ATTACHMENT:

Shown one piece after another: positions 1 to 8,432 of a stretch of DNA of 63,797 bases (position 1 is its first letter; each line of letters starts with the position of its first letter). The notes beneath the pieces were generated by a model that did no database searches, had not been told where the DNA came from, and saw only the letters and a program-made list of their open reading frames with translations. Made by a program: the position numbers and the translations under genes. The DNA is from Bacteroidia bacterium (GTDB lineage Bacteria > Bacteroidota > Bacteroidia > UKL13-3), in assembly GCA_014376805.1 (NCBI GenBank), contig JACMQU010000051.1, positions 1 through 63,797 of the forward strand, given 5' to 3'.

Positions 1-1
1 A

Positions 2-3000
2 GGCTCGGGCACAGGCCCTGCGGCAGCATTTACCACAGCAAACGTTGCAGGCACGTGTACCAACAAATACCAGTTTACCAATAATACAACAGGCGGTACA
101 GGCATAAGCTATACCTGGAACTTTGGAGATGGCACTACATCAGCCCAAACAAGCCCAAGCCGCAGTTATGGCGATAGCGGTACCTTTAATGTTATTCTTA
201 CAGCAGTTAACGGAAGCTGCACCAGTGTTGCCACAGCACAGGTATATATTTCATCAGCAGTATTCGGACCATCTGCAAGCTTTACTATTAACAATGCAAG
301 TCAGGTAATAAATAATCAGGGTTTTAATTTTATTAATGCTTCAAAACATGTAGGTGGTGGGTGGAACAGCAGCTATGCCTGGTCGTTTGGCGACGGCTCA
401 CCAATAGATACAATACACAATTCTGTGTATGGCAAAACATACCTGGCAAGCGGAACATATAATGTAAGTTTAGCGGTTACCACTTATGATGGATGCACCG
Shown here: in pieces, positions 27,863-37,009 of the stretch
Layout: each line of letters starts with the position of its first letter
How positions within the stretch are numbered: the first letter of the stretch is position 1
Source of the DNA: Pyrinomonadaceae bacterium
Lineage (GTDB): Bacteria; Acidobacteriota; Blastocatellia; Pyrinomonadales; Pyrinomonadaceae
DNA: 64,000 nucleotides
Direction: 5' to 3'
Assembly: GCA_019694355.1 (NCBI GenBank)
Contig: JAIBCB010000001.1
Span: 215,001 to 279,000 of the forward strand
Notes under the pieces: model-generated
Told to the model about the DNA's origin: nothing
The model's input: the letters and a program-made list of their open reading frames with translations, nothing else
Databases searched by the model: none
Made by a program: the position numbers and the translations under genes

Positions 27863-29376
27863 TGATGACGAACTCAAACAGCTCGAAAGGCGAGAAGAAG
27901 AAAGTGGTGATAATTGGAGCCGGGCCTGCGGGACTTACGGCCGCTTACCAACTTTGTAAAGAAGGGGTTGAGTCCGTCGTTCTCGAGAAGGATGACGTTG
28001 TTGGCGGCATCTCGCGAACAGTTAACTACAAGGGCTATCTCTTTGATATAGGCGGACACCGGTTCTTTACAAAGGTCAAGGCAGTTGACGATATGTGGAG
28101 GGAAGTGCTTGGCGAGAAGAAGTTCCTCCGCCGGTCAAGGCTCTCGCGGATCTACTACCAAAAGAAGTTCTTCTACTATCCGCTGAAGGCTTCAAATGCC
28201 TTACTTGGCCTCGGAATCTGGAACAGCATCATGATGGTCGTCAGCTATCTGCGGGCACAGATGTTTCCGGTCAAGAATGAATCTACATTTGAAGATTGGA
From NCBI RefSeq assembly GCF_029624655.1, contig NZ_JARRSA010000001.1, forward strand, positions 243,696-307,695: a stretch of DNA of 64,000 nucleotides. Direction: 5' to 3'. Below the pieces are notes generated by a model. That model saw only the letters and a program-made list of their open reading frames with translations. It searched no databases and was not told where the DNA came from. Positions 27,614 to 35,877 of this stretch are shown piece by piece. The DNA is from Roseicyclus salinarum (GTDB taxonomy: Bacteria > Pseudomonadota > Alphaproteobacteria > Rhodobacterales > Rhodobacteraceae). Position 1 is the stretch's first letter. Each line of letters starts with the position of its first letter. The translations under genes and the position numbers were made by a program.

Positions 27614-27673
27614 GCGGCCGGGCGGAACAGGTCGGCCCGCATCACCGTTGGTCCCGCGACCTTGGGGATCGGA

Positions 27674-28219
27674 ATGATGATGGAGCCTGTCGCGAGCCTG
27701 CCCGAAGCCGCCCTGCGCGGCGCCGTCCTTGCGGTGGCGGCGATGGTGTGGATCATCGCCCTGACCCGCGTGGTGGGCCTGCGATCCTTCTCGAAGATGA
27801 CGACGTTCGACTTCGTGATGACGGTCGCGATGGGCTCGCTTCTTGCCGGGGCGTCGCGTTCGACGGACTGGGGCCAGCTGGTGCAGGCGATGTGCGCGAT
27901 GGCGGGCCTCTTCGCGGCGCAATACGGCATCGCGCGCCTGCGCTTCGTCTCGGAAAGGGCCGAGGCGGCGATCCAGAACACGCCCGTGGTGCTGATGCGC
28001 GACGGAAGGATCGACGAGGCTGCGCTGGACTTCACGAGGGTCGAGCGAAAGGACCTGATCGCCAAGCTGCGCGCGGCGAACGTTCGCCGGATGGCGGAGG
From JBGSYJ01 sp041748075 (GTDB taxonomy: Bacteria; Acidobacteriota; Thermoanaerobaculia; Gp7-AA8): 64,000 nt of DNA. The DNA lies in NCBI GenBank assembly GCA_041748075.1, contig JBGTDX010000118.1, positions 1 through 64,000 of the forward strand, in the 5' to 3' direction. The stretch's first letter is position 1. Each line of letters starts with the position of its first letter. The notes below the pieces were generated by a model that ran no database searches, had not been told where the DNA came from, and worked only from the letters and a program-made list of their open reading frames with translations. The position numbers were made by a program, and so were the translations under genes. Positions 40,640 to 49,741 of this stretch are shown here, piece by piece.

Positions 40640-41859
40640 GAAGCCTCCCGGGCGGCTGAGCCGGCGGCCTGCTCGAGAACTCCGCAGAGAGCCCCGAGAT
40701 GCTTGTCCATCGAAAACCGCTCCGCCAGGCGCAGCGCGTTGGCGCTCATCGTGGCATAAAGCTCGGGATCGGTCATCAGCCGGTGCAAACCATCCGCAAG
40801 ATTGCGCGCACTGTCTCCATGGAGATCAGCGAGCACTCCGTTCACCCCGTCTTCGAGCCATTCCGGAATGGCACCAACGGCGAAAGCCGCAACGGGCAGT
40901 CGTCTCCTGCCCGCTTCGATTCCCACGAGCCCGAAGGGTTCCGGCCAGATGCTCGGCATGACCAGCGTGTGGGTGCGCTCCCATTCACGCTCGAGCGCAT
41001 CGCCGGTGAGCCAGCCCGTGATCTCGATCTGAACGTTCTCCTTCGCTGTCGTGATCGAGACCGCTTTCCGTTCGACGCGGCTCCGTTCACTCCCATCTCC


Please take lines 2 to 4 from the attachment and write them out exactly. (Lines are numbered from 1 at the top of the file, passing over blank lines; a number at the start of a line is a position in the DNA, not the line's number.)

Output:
Positions 1-1
1 A

Positions 2-3000